What does it mean to be human?

Earlier this week, just a couple of days after last weeks blog on robophobia, the MIT Technology Review (online) published an interview with AI futurist Martine Rothblatt. In a nutshell Ms. Rothblatt believes that conscious machines are inevitable, that evolution is no longer a theory but reality, that treating virtual beings differently than humans is tantamount to black slavery in the 19th century, and that the FDA should monitor and approve whatever hardware or software “effectively creates human consciousness.” Her core premise is something that I have covered in the blog before, and while I could spend the next few paragraphs debating some of these questionable assertions, it seems to me more interesting to ponder the fact that this discussion is going on at all.

I can find one point, that artificial consciousness is more or less inevitable, on which I agree with Rothblatt. What the article underscores is the inevitability that, “technology moves faster than politics, moves faster than policy, and often faster than ethics”1. Scarier yet is the idea that the FDA, (the people who approved bovine growth hormone) would be in charge of determining the effective states of consciousness.

All of this points to the fact that technology and science are on the cusp of a few hundred potentially life changing breakthroughs and there are days when, aside from Martine Rothblatt, no one seems to be paying attention. We need more minds and more disciplines in the discussion now so that as Rothblatt says, we don’t “…spend hundreds of years trying to dig ourselves out.” It’s that, or this will be just another example of the folly of our shortsightedness.

1.Wood, David. “The Naked Future — A World That Anticipates Your Every Move.” YouTube. YouTube, 15 Dec. 2013. Web. 13 Mar. 2014.

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Social discrimination—against robots. Is it possible?

As we know if you follow the blog, The LIghtstream Chronicles is set in the year is 2159. Watching the current state of technology, the date has become increasingly uncomfortable. As I have blogged previously, this is a date that I chose primarily to justify the creation of a completely synthetic human brain capable of critical thinking, learning, logic, self-awareness and the full range of emotions. The only missing link would be a soul. Yet the more I see the exponential rate of technological advancement, the more I think we will arrive at this point probably 50 to 60 years sooner than that. Well, at least I won’t have to endure the critiques of how wrong I was.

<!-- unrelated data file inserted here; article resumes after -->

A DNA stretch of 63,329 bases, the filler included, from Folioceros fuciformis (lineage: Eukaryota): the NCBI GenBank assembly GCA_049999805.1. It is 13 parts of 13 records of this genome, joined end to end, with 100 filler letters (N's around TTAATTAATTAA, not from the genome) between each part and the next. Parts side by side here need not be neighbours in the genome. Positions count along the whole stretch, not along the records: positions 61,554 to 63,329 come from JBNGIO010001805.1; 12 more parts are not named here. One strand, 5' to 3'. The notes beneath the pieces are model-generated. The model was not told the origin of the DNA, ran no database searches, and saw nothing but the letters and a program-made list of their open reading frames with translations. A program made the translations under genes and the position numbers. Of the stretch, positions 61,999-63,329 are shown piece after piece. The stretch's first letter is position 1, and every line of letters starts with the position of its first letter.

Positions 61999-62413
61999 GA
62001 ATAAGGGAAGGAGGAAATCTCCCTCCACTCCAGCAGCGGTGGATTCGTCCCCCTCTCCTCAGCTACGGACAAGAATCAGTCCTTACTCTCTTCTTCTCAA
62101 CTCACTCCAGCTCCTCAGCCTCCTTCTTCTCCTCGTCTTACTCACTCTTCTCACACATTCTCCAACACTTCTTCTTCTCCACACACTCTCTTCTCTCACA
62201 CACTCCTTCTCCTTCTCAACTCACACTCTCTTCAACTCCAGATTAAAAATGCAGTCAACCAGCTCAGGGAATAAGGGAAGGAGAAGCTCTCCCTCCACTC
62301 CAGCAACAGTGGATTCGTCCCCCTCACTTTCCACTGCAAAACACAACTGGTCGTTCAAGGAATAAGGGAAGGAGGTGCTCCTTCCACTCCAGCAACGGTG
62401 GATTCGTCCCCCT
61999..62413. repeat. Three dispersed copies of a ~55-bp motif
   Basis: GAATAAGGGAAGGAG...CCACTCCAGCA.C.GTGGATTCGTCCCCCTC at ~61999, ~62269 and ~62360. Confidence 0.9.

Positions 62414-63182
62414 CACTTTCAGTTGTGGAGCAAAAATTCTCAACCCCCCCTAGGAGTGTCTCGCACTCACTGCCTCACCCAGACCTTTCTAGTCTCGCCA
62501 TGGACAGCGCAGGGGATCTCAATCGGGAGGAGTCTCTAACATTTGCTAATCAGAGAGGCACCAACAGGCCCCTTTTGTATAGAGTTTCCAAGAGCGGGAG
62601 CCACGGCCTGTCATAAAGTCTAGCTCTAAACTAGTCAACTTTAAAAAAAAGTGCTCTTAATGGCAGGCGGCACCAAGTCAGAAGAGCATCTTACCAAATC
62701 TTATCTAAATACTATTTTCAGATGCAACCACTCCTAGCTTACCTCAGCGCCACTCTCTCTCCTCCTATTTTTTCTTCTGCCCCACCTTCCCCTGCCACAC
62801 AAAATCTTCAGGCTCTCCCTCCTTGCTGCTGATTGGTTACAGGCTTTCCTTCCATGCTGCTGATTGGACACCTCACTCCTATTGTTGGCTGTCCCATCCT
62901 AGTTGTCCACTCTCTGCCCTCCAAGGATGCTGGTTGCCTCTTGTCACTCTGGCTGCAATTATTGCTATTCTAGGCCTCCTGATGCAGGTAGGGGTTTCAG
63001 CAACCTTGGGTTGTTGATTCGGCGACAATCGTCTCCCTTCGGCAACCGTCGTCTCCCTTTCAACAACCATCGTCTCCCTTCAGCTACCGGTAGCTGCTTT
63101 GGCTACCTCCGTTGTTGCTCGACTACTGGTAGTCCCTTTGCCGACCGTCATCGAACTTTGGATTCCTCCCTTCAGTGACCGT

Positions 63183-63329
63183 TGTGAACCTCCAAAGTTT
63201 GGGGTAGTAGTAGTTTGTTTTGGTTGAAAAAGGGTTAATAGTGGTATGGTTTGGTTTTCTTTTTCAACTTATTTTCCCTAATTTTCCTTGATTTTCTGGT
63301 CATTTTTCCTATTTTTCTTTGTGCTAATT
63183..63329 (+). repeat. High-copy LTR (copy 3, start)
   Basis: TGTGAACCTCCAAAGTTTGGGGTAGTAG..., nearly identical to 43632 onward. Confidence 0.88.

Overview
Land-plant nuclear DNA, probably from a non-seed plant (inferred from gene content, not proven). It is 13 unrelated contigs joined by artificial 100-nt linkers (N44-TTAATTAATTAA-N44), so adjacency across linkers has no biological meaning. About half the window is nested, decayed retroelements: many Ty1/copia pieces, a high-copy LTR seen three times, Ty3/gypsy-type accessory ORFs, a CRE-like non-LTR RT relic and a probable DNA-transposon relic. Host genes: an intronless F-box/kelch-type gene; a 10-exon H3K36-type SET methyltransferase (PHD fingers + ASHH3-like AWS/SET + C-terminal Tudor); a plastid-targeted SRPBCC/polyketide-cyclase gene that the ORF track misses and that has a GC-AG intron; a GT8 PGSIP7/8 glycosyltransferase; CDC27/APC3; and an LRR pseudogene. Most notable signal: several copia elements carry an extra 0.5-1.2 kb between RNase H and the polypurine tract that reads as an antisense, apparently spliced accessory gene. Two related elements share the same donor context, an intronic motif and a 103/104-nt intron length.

As the story has shown, the level of artificial intelligence is quite literally, with the exception of a soul, Almost Human. (A term I coined at least two years before the television series of the same name). The social dilemma is whether we should treat them as human, with their human emotions and intelligence, are they entitled to the same rights as their human counterparts (that are nearly synthetic)? Do we have the right to make them do what we would not ask a human to do? Do we have the right to turn them off when we are finished with them? I wrote more about this in a blog some 50 pages ago regarding page 53 of Season 2.

Societally, though most have embraced the technology, convenience and companionship that synthetic humans provide, there is a segment that is not as impressed. They cite the extensive use of synths for crime and perversion and what many consider the disappearance of human to human contact. The pro-synthetic majority have branded them robophobes.

As the next series of episodes evolve we will see a pithy discussion between the human Kristin Broulliard and the synthetic Keiji-T. In many respects, Keiji is the superior intellect with capabilities and protocols that far exceed even the most enhanced humans. Indeed, there is an air of tension. Is she jealous? Does she feel threatened? Will she hold her own?

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Will computers be able to read your mind? Uh, yes.

As we see on Page 92 of The Lightstream Chronicles, synthetic human Keiji-T casts a sidelong glance at Detective Guren with a sort of, “What’s his problem?” look. But, in fact, there is really little question. This far into the future, what we know as the computer, will be ubiquitous computing—something that is embedded in the walls, the door handles, your coffee cup and your bodysuit. In other words, everything will have some level of monitoring, transmission or computing power already in the make up of the device.

For example: the walls of your apartment are active surfaces, they can become visual representations of whatever you are thinking, any transmissions you are receiving or constructs that you wish to create. Hence, if you want your office environment to be a courtyard in a small Tuscan village then the walls will comply, fixtures, tables or any other device can comply with the illusion. The data being transmitted to your mind will trigger sensations of air temperature, wind, olfactory cues (like olive trees), and sounds like children playing in the distance, or music from an upstairs room across the street. When you pick up a stylus or touch an interface, you also become part of the network. Literally everything is part of the mesh.

Rewind to the present day. How could this happen you may think, but think again. In your pocket or on your desk is probably a smart phone. On this phone is stored the meta data on everywhere you have been since you owned it. This is courtesy of something called location services, which is probably in the ON position for numerous apps. This data, when matched with the day and time projects a pattern of activity; where you are on Tuesdays at 8:00 AM, who you call on your way home from work, when you text, from where, and to whom.